Electric Tug completes Rideau Canal Transit
In late September an electric tug, Greenhorn I, completed a seven day 200 km trip covering the entire length of the Rideau Canal System, starting at Kingston and finishing at the foot of the Parliament Buildings in Ottawa. The voyage demonstrated that electric boating, popular in some parts of Europe but almost unknown in North America, is both a practical and very enjoyable way to travel the amazing inland waterways in this part of the country.
Owner of the boat, John Hayes, said “The trip was unlike any other boat trip I have ever been on. It gave the peaceful serene feeling of a canoe trip, but without having to paddle or sleep on the ground.” Although only 18 feet long, Greenhorn I has proven to be a very stable and comfortable platform for a canal system trip, with all the comforts of home on board.
Greenhorn I was built by Bill Hayes of Ottawa, his son John Hayes of Waterloo. Even Bill’s granddaughter, Julie Boileau of Ottawa got involved. Although initially launched with an outboard motor, as an Electrical Engineer, John could see many benefits of converting the vessel to electric power. “It’s been my floating science project for the last couple of years, and the results have exceeded my most optimistic expectations.” he said.
Although this trip was made primarily single handed, John was met along the way by family and friends. His father Bill was on board to go through many locks and joined him for the final 3 ½ miles from Dows Lake to the very end of the canal at the foot of the Parliament Buildings in downtown Ottawa.
The boat is so quiet that while under way you can hear the ticking of the depth sensor over the hum of the three electric motors.
It normally cruises at about 6 kph because “it’s fast enough to make pleasant noises as water rolls off the hull, but slow enough to keep the power consumption very low.” At normal cruising speed, the 3500 lb boat consumes about half the power a typical hair dryer uses. It can travel as far as 70 km at that speed before having to recharge the batteries, which is accomplished by plugging into shore power along the way. Most marinas and several lock stations on the Rideau system have shore power available so you are never too far from an opportunity to “fuel up”.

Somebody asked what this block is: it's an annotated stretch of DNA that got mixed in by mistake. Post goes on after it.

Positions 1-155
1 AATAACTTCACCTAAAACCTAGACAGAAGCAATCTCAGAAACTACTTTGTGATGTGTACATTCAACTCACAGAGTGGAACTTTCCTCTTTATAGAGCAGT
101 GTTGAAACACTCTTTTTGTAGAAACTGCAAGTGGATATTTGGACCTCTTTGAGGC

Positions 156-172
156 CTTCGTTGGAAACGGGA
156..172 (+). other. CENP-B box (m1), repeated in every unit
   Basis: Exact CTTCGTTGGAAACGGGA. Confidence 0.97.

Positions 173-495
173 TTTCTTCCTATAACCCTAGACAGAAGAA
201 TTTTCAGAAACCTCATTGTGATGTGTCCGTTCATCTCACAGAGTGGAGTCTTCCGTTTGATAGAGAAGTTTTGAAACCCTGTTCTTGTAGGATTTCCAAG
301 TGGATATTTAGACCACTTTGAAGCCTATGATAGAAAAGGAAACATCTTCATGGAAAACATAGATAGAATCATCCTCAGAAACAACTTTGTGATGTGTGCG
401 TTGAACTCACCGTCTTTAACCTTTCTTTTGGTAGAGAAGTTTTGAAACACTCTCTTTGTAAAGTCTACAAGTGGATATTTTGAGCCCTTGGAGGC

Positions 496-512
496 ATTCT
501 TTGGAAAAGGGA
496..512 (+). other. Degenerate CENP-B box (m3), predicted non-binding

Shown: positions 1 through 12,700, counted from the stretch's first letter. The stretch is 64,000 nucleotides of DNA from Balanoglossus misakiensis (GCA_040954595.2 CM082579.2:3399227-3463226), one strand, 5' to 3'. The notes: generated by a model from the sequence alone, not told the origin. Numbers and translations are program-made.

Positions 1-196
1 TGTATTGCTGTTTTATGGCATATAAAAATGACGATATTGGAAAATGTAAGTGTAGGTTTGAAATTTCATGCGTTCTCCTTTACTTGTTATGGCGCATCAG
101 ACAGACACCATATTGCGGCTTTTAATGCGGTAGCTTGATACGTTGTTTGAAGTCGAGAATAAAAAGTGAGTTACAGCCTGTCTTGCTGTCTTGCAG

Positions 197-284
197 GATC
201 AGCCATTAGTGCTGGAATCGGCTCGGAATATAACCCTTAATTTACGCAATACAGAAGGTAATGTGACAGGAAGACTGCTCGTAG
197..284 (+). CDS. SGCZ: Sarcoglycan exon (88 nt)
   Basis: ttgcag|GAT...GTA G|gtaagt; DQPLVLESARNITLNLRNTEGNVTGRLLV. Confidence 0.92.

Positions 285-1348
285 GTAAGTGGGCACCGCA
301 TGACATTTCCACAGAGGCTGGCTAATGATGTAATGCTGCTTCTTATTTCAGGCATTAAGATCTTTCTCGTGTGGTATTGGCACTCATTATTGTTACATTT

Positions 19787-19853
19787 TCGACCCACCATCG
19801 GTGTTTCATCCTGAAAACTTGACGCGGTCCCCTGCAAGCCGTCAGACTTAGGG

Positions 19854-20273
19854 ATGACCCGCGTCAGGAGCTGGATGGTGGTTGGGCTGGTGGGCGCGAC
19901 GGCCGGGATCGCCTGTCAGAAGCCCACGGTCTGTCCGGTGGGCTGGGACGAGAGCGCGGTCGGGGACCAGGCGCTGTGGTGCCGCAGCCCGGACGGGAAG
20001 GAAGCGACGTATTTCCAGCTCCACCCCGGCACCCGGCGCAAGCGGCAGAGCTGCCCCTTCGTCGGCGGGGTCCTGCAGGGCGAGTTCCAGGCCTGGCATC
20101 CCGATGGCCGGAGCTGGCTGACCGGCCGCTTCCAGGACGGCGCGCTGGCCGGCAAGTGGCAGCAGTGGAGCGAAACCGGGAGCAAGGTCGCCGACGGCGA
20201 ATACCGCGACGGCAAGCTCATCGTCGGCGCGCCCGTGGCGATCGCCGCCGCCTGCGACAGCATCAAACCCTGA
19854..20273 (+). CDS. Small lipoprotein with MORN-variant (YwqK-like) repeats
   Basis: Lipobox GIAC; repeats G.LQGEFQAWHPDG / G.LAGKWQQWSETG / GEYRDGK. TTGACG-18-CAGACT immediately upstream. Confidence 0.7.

|Three electric motors propel
the Greenhorn I
John hopes that his cruising may help to convince others that there is a place for more low environmental impact boating activities on our inland waterways. Greenhorn I produces virtually no air, noise, or water pollution on the waterway and doesn't produce any wake.” There’s lots of opportunity to spread the message of the delights and benefits of electric boating because traveling in an electric powered tug that looks a bit like a bath toy attracts lots of attention and many questions.
Hayes grew up in Ottawa and crossed over the Rideau system hundreds of times without ever realizing what a jewel he had in his own back yard. During the week long trip he spoke to both local and international visitors from the United States, Australia, and South Africa, all of whom who were captivated by the canal system’s mix of natural beauty, history, and helpful friendly people.